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When Lord Strafford was Lord-Lieutenant of Ireland, he made an order, that no Peer should be admitted into the House of Lords in that kingdom without leaving his sword with the door-keeper. Many Peers had already complied with this infolent order, when the Duke, then Earl, of Ormond being asked for his sword, he replied to the door-keeper, “ If you make that s request again, Sir, I shall plunge my sword 66 into your body.” Lord Strafford hearing of this faid, “ This Nobleman is a man that we « must endeavour to get over to us.”

Defection in party was perhaps never more severely punished than in the fate of this extraordinary Personage. On quitting the Country Party, he told his old fellow-labourer Mr. Pym, “ You see, Sir, I have left you.”—“ So, I see, “ Sir Thomas," replied Mr. Pym; “but we will

6 never

“ never leave you so long as you have a head “ upon your shoulders.”

The following curious and detailed account of the apprehension and trial of Lord Strafford is taken from “ A Journal addressed to the Presby“ tery of Irvine in Scotland, by Robert Baillie, “ D. D. Principal of the University of Glasgow,” who was sent up to London in 1640 by the Covenanting Lords of Scotland to draw up the Articles of Impeachment against Archbishop Laud, for having made some innovations in the service of the Church of Scotland: .

“Among many more,” says the Doctor, “I « have been an assiduous assistant of that nation “ (the English), and therefore I will offer to give “ you some account of a part I have heard and “ seen in that notable process.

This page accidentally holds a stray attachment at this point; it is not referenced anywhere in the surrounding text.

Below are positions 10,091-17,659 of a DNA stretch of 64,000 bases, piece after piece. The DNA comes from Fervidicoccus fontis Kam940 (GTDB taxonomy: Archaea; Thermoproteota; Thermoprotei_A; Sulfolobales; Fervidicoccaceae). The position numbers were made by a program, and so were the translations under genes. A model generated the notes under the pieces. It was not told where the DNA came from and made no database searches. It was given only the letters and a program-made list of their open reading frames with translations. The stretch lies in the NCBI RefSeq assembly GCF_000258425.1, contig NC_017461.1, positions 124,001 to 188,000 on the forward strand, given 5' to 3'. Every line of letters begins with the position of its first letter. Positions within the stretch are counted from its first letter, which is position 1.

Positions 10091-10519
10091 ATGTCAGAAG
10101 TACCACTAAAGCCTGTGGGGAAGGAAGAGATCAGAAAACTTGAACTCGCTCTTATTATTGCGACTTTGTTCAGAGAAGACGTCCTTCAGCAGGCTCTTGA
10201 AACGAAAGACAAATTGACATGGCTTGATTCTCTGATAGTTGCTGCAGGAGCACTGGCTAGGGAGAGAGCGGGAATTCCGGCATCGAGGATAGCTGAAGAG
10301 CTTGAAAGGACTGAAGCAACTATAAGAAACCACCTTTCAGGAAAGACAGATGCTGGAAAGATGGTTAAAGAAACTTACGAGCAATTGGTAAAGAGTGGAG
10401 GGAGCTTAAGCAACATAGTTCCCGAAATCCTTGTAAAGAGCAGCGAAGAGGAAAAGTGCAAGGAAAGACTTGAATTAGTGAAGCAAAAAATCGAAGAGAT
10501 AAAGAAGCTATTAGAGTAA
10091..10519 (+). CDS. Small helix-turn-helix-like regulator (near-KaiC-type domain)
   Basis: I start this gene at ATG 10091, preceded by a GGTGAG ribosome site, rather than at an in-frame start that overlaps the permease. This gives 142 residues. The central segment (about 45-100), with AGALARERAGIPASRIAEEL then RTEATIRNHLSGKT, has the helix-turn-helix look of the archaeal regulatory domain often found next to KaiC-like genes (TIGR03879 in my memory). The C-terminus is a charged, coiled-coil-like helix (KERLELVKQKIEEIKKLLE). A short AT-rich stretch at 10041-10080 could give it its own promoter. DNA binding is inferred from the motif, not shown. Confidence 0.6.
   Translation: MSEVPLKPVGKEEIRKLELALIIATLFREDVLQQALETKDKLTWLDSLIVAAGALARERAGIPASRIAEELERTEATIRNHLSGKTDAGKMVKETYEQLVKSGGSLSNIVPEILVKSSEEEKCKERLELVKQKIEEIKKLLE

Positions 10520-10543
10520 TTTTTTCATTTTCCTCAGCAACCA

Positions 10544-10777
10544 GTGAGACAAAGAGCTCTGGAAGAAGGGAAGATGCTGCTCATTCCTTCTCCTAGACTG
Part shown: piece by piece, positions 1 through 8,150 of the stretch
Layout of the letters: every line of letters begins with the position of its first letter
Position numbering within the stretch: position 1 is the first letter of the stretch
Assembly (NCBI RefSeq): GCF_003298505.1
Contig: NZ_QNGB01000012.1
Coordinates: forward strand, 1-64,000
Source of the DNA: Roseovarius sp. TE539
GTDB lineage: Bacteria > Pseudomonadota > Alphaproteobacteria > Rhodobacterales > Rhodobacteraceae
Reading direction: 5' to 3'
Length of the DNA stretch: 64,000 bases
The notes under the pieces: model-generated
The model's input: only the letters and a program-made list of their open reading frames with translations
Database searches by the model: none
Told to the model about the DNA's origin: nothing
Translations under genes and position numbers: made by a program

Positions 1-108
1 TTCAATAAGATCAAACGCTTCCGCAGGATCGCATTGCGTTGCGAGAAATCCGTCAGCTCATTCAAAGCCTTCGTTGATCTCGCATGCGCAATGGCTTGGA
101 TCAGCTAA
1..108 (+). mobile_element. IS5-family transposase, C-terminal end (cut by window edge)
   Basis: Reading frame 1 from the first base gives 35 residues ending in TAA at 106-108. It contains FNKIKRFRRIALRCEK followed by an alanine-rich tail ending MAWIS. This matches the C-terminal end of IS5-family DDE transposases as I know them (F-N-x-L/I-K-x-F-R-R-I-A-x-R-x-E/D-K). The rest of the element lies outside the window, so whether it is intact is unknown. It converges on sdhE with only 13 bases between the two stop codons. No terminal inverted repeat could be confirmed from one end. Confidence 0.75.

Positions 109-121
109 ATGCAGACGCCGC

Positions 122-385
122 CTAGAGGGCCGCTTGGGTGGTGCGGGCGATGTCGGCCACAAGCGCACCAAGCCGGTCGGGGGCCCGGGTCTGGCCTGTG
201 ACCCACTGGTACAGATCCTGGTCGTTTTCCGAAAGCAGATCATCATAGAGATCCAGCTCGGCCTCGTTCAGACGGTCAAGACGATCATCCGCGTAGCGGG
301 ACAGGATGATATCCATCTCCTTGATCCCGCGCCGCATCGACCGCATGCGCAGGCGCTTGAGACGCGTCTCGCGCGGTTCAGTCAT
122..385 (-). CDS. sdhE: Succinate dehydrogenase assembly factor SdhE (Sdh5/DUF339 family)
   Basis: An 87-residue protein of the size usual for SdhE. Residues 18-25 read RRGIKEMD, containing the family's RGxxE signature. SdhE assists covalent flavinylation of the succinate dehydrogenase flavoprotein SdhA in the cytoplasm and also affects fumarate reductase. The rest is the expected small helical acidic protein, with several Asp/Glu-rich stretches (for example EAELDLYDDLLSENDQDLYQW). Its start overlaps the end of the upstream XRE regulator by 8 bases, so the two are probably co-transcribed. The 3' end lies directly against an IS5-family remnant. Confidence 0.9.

" Westminster-hall is a room as long as broad, “ if not more, than the outer-house of the High “ Church of Glasgow, supposing the pillars were “ removed. In the midst of it was erected a “ stage, like that prepared for the Assembly of “ Glasgow, but much more large, taking up the « breadth of the whole house from wall to wall, ~ and of the length more than a third part. On " the north end was set a throne fort he King, " and a chair for the Prince. Before it lay a VOL. I. . Z

« large di large woollack, covered with green, for my “ Lord Steward the Earl of Arundel. Beneath “ it lay two facks for my Lord Keeper and the “ Judges, with the rest of the Chancery, all in " their red robes. Beneath this, a little table “ for four or five Clerks of the Parliament, in “ black gowns. Round about these, some forms « covered with green frieze, whereupon the Earls “ and Lords did sit, in their red robes, of the “ fame fashion, lined with the fame white ermine “ skins as ye see the robes of our Lords when ". they ride in Parliament; the Lords on their " right sleeves having two bars of white skins, « the Viscounts two and a half, the Earls three, « the Marquis of Winchester three and a half. « England hath no more Marquistes; and he but “ a late upstart, a creature of Queen Elizabeth. “ Hamilton goes here but aniong the Earls, and « that a late one. Dukes they have none in “ Parliament; York, Richmond, and Bucking“ ham, are but boys; Lenox goes among the • late Earls. Behind the forms where the Lords “ fit, there is a bar covered with green. At the « one end stands the Committee of eight or ten « Gentlemen appointed by the House of Com" mons to pursue. At the midst there is a little “ desk, where the prisoner, Strafford, stands and “ sits as he pleases, together with his Keeper, « Sir William Balfour, the Lieutenant of the

- Tower.